This initiative was developed by the monasteries of Luang Prabang—not by international NGOs. Highly motivated individuals, including monks, former monks, and consulting conservation professionals, collaborated to provide the Buddhist Archive with a sound foundation within the Buddhist community of monks (the sangha) and the local community of Luang Prabang. The long-term involvement of dedicated foreign conservation experts has proven central to the initiative's success. Regular one-month visits by photograph conservators during the four-year period demonstrate a serious commitment to continuity. These sustained interactions are essential.

Although international norms for cataloguing and descriptions were followed in setting up the archive, it proved essential to retain Lao as the primary language. This allowed the staff to write descriptions without language barriers; later, these descriptions were translated into English. Simultaneously, the first English-Lao glossary of technical photographic terms was produced. Training local staff has been a key element of this project. This training has given a small but dedicated group of monks and former monks an education in archival practice and the conservation of photographs. However, despite the fact that regular salaries are offered for the archive's staff, it has been difficult for the archive to compete with the tempting career opportunities in the growing tourist industry in Laos, and staff turnover has been higher than expected.

The Buddhist Archive was built and is operated by Lao locals—local craftspeople and materials were used almost exclusively. The archive therefore comes from within the Lao society. This approach challenged visiting conservators to find new solutions to problems that had long been solved elsewhere. It also meant that materials that might be chosen elsewhere were deemed inadequate for the climate in Laos (e.g., metal cabinets would quickly rust in the hot and humid environment).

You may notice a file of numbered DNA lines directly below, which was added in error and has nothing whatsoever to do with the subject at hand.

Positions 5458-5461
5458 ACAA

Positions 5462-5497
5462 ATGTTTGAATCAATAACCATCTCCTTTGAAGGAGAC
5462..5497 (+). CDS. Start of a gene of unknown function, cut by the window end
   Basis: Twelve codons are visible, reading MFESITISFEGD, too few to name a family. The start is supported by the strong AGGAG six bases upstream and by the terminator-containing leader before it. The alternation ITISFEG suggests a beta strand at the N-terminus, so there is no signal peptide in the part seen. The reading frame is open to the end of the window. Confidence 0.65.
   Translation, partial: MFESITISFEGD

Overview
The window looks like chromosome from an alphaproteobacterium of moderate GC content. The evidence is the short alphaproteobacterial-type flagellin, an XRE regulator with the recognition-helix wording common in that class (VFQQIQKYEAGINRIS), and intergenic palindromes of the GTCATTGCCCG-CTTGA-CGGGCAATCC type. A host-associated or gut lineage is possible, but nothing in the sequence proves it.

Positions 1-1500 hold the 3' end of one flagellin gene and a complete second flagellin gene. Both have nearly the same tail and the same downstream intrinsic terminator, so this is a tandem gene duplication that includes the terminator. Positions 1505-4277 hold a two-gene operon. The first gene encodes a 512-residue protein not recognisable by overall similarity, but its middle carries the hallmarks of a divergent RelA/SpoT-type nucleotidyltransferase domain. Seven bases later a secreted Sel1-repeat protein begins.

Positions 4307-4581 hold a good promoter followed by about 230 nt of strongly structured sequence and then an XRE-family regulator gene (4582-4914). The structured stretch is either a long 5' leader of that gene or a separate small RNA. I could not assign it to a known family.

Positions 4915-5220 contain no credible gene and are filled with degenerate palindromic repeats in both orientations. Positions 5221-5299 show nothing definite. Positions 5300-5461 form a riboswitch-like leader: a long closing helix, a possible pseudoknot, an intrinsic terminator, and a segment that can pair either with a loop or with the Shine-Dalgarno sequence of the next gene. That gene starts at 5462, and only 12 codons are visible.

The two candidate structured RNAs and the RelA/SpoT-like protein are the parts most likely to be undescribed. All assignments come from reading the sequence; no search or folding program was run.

The establishment of the Buddhist Archive of Photography in Luang Prabang offers a superb example of what can be accomplished on a local level with a relatively small budget. Support and teaching by visiting experts is often critical to a project's ultimate success, but it must be requested and not imposed. At times, Western models of best practice within photographic archives must be sidelined and more practical approaches adopted instead. Conservation of photographs must be profitable and contribute directly to social and economic improvements and the sustainable development of communities. Alternative solutions—developed locally, appropriated, and adapted—are essential. These preservation approaches are based on the study of traditional cultures, and combined with innovative technologies allow for more modest operating costs and a wider range of solutions. Likewise, conservation research must integrate traditional knowledge and practices, along with use of local materials.


With collections around the world, traditional practices for handling, storage, cleaning, pest management, and mold mitigation should be considered as a way to provide affordable and practical conservation approaches for archival collections, while contributing to sustainable development.

Although optimal storage conditions for preservation of photographs are now well understood, many photographic repositories lack the financial resources or expertise to implement change. Therefore, appropriate housings may be hard to purchase regionally, and import fees are prohibitive. Alternatives must be considered. For example, countries in Latin American and Asia have developed their own conservation products made with plants little known at other latitudes. Use of bamboo fibers, wicker baskets, or traditional papers such as Saa paper in Thailand, for instance, offer excellent alternatives to cotton fibers and acid-free double-walled storage boxes. Using standard analytical protocols such as the Photographic Activity Test, we must continue to explore adequate local housing alternatives. Participants in the recent Middle East Photograph Preservation Initiative, for example, will work with the Arab Image Foundation and the GCI to identify more readily available papers, plastics, and mat boards for safe storage of photographic materials.